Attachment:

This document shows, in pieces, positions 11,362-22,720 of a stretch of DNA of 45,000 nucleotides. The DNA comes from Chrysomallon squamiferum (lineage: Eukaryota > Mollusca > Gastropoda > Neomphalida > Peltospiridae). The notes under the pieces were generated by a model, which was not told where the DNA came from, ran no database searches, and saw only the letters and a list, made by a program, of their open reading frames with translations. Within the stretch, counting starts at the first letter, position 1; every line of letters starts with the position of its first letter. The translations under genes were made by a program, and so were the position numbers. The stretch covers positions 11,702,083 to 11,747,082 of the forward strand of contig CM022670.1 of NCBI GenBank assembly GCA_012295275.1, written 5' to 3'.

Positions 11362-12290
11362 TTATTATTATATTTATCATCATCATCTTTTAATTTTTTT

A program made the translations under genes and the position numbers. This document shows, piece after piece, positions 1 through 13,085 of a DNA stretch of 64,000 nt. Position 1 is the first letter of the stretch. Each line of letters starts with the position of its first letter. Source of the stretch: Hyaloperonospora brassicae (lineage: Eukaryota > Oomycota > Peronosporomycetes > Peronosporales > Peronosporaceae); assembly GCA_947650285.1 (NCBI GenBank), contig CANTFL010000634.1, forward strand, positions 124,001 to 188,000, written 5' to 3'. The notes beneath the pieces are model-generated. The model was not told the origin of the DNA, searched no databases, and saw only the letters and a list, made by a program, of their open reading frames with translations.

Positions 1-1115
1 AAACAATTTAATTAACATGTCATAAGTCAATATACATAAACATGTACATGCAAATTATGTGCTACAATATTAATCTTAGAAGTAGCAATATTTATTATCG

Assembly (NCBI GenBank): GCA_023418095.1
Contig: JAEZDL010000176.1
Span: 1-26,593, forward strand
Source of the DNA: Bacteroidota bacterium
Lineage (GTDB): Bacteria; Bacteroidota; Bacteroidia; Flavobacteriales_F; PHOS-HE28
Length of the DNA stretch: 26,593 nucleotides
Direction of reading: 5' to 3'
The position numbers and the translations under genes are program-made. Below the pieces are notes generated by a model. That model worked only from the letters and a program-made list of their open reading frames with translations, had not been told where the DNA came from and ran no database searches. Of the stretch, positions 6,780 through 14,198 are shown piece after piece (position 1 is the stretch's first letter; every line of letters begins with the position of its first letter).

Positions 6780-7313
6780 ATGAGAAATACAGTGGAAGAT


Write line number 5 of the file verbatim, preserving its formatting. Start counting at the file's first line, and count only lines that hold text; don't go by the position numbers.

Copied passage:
Positions 1-1115